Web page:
Our elimination from the tournament bracket didn’t work out too badly, as it gave us some time to visit Mary’s family.  We went to her grandparents’ house where we were fortunate enough to run into 4 of Mary’s 5 uncles.  One of them looks remarkably like Edward James Olmos.  In true Italian Grandmother form, we were not allowed to leave without eating SOMETHING, so we had some snacks.  I also had some Vichy Water which is a carbonated mineral water that is unique to the Saratoga area.  There are other things called Vichy Water, but this is a regional thing.  I liked it, but I think it was flat;  I resolved to get a fresh bottle.

From the grandparents’ house we went to meet Mary’s dad/stepmother at Applebee’s where - wonder of wonders - we just happened to bump into the missing uncle from earlier!  It’s a rare occasion to catch all of the brothers in one weekend, but somehow we managed to pull it off.  Applebees has always been my preferred choice among the “chotchki” restaurants and they had a couple new burgers including some Italian deal with pesto sauce on Focaccia bread with garlic-parmesan fries that are a lot like The Beef’s continental fries.  It was really good.  And cheap.  Cheap is good.  After catching up and eating, we stopped by a Target so the girls could pick up some random items, then it was back to the hotel to relax awhile and then get ready for the gala.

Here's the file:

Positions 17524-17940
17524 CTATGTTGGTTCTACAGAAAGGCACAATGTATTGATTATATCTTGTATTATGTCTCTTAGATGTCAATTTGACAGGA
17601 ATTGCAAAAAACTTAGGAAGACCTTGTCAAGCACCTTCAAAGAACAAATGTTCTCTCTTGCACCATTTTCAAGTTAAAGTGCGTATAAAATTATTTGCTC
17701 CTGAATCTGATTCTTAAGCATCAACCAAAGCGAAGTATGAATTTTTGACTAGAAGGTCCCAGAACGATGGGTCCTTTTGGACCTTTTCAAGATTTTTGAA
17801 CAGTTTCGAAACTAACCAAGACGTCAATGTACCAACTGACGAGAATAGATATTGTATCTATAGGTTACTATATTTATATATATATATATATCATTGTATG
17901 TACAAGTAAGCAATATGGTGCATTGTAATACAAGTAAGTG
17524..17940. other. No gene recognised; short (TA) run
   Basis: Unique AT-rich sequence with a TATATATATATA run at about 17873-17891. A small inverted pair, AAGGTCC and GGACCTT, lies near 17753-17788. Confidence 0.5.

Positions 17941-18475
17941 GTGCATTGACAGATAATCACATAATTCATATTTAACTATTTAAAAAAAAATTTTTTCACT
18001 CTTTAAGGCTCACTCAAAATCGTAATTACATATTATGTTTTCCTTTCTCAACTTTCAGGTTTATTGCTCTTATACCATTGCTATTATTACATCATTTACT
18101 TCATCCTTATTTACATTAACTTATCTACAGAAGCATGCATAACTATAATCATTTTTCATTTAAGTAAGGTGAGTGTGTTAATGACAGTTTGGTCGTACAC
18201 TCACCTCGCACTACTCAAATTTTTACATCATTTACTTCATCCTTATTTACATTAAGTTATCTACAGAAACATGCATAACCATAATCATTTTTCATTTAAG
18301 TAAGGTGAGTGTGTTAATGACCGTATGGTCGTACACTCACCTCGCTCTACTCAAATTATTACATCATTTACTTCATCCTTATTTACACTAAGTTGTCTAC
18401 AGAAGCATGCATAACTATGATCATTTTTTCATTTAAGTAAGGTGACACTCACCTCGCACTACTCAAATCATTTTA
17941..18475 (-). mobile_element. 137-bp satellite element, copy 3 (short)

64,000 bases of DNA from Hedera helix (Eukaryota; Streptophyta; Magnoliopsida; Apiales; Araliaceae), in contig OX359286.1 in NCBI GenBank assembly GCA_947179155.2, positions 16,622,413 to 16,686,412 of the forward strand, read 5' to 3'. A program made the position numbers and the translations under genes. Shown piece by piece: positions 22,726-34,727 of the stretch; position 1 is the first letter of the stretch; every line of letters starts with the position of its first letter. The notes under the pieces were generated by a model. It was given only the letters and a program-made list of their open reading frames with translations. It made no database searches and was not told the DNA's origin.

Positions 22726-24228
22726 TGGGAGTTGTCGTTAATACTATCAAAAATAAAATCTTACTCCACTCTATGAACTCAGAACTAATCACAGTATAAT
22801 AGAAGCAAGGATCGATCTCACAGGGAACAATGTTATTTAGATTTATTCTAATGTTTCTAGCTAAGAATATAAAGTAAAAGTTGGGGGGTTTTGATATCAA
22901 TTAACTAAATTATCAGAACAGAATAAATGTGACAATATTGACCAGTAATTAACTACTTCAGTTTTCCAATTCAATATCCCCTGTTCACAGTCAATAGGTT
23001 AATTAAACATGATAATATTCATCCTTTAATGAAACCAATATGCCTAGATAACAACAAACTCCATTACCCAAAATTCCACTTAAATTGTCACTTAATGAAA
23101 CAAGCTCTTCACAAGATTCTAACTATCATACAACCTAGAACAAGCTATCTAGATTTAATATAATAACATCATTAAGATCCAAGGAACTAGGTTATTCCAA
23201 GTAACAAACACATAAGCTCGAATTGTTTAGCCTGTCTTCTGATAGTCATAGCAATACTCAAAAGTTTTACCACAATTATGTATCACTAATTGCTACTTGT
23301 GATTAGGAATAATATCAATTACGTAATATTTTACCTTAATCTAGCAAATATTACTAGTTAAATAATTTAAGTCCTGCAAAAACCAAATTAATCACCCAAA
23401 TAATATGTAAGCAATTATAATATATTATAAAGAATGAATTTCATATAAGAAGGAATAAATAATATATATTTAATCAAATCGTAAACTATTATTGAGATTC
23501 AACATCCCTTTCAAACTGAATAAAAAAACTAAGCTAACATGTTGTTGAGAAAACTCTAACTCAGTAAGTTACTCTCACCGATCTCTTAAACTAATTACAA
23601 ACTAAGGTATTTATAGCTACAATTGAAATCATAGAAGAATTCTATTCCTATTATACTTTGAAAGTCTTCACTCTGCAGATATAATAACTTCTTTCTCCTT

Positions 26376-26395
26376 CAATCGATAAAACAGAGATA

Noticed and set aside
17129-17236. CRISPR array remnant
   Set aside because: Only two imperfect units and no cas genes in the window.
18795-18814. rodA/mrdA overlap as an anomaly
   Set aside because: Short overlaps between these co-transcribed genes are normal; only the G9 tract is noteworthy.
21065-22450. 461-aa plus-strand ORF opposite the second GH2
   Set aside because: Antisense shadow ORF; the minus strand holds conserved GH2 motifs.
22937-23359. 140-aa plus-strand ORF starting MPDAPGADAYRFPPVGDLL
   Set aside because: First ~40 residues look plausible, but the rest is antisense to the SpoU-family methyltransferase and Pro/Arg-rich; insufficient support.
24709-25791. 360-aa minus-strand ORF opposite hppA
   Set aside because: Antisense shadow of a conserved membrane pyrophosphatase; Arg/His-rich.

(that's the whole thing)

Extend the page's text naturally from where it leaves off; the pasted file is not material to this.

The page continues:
For the glorious 100th anniversary, there was a gala at the nearby Edison Club of which it seems many of the curlers are also members.  The party was very nice.  They had a live band that played a vast range of music from big band standards to modern hits, and the food was very good.  Drinks were a little bit pricey, especially for a crowd that is used to prices back at the curling club.  I think that kept things a little bit in check.  We arrived a little bit late and almost had to sit at a table by ourselves.  Fortunately, a couple of Schenectady players took pity and joined us and we had a good time getting to know them. We also got to catch up with Sonny and his team and Shawna and see how things were going for them.  Sonny was headed to the championships.  At least when we lose, we lose to good teams!